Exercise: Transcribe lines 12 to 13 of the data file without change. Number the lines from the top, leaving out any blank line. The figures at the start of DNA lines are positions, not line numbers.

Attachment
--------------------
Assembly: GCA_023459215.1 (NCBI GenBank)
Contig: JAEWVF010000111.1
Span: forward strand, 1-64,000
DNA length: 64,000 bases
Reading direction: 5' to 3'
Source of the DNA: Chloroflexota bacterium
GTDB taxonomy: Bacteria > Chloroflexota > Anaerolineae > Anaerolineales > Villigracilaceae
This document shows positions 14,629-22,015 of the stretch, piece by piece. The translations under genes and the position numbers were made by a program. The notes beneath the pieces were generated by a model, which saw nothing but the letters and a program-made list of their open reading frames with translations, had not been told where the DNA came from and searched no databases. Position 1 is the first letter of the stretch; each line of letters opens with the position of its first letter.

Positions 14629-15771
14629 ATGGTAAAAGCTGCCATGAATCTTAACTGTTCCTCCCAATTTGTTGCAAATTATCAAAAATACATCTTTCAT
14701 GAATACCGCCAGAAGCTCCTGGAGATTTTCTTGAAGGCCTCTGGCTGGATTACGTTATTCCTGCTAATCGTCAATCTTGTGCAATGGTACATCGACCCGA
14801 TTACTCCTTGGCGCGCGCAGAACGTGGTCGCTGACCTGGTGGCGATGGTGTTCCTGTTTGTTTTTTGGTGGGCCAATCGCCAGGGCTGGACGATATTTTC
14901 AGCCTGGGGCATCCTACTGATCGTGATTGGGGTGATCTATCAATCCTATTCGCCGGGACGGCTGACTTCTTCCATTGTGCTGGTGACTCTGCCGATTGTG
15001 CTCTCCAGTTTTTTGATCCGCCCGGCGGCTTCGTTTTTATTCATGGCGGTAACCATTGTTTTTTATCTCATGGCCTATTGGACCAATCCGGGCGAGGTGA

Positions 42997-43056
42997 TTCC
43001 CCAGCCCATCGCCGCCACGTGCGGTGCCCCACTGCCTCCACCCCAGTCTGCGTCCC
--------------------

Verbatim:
14801 TTACTCCTTGGCGCGCGCAGAACGTGGTCGCTGACCTGGTGGCGATGGTGTTCCTGTTTGTTTTTTGGTGGGCCAATCGCCAGGGCTGGACGATATTTTC
14901 AGCCTGGGGCATCCTACTGATCGTGATTGGGGTGATCTATCAATCCTATTCGCCGGGACGGCTGACTTCTTCCATTGTGCTGGTGACTCTGCCGATTGTG